He is a former employee of the Department of Justice and was a former special agent of the Federal Bureau of Investigation. The CIA trained him in counterintelligence operations and McCord served as a security investigator for the Agency earning high praise for his various undertakings. Yet he subsequently faces arrest and prison for participation in the Watergate burglary with his former CIA coworker E. Howard Hunt.
Biographic Profile Personnel File
James Walton Moore
Moore served in the US Navy, was a member of the Office of Naval Intelligence, the Central Intelligence Group, and then joined the CIA and was assigned to its Washington DC Headquarters. He transferred to Special Operations Division for whom he conducted overseas assignments in India, China, and other parts of Asia. Eventually Moore was promoted to the role of intelligence officer and he later managed a small local CIA office within Dallas in 1963. Moore had multiple contacts with George de Mohrenschildt a known associate of Lee Harvey Oswald and de Mohrenschildt claimed they discussed Oswald significantly before the assassination of President Kennedy. This claim drew unwanted attention to Moore after reporters and members of the public attempted to link him to the Kennedy assassination with the name Maurice Bishop.
Personal History Statement Personnel File Security File
David Sanchez Morales
He was born March 30, 1926 and his career prior to the Agency included physical education instruction during the 1940s and subsequently he joined the United States Army in 1946. Morales during his time in the military simultaneously was studying law, political science, and multiple foreign languages. Morales left the military according to his Agency biographic profile in 1953 and he was an operations officer assigned to Havana Station in Cuba by 1958. During January of 1963 Morales was classified as an operations officer and served as the Deputy Chief of JMWAVE Miami Station. He was noted to have orchestrated and undertaken multiple covert and paramilitary operations across the Americas. Subsequently Morales used a position in the Agency for International Development (AID) for operational cover. Some have claimed Morales was involved multiple assassinations and some in the public later have alleged he privately claimed responsibility for these crimes.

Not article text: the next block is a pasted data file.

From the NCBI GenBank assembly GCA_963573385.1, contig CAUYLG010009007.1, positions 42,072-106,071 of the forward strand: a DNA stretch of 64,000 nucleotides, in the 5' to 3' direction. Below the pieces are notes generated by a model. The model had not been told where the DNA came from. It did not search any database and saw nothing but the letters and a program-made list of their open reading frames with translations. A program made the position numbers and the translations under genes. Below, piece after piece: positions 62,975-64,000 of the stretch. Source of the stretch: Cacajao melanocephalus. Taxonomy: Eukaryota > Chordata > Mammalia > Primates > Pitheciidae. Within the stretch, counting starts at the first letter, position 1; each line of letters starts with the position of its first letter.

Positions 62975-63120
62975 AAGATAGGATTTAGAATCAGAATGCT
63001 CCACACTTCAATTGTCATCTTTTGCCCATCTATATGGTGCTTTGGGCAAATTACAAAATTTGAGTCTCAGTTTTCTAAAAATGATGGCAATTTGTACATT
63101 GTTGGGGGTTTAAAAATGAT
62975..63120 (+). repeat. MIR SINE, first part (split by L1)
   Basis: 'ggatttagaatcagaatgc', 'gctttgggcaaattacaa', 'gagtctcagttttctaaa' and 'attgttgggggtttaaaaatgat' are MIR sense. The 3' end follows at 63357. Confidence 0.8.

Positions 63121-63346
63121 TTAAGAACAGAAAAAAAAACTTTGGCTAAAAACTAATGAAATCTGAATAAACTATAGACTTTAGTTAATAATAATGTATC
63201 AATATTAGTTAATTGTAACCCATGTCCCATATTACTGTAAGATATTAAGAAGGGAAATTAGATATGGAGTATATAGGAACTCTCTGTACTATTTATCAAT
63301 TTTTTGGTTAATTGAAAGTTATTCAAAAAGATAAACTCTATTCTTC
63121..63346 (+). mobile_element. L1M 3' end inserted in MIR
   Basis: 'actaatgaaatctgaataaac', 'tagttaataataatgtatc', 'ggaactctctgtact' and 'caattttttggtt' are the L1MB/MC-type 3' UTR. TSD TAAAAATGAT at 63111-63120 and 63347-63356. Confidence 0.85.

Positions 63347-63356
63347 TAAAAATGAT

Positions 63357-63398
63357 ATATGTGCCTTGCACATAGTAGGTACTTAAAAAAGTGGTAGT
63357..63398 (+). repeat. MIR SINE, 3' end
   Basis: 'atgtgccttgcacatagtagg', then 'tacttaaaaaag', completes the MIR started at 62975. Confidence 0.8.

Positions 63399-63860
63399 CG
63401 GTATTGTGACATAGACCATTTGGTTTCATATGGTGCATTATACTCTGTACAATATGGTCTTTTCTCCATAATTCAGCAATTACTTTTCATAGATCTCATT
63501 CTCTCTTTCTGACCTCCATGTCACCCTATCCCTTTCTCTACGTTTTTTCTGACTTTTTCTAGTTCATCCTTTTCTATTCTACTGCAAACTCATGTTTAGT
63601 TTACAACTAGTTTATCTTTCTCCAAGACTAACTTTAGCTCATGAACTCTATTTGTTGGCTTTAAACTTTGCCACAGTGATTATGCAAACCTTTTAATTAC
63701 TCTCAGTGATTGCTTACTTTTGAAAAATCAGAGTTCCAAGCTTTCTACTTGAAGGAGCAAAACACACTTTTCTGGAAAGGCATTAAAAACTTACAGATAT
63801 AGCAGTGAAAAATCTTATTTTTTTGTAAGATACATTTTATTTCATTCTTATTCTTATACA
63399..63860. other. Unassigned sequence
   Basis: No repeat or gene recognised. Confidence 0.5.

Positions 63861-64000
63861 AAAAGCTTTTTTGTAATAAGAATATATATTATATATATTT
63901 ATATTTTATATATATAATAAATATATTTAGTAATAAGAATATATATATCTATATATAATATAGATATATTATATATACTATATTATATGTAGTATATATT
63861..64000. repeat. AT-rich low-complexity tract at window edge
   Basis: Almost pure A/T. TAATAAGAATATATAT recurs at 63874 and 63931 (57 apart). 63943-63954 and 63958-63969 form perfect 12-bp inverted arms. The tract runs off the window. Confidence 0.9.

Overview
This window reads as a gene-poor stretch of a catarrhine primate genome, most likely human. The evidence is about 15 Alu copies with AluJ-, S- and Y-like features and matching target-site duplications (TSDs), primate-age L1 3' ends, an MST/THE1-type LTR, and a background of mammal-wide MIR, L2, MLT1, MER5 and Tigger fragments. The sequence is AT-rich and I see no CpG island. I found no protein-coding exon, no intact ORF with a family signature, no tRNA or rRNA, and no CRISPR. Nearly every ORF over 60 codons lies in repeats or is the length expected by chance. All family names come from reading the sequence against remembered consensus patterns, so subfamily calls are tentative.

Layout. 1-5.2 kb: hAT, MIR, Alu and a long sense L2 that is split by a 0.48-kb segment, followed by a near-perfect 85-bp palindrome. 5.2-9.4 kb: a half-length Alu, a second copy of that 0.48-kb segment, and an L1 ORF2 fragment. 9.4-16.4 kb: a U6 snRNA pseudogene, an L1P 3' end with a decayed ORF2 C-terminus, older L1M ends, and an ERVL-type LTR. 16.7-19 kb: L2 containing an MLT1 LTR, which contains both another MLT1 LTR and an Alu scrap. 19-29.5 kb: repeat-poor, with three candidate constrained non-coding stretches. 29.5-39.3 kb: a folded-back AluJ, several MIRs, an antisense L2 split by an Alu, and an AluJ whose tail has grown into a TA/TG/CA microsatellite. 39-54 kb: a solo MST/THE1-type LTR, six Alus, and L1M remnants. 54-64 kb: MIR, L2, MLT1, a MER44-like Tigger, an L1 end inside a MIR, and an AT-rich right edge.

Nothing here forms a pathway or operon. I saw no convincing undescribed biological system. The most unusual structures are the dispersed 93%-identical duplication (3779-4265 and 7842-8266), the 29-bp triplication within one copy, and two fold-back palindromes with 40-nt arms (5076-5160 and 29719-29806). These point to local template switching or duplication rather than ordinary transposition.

Personal History Statement
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WASHINGTON — For 15 years, journalist, author and assassination expert Jefferson Morley has fought to compel the CIA to produce records about longtime spy George Joannides, who worked with a group associated with President John F. Kennedy’s acknowledged assassin and then aided the committee that tried to investigate that killing.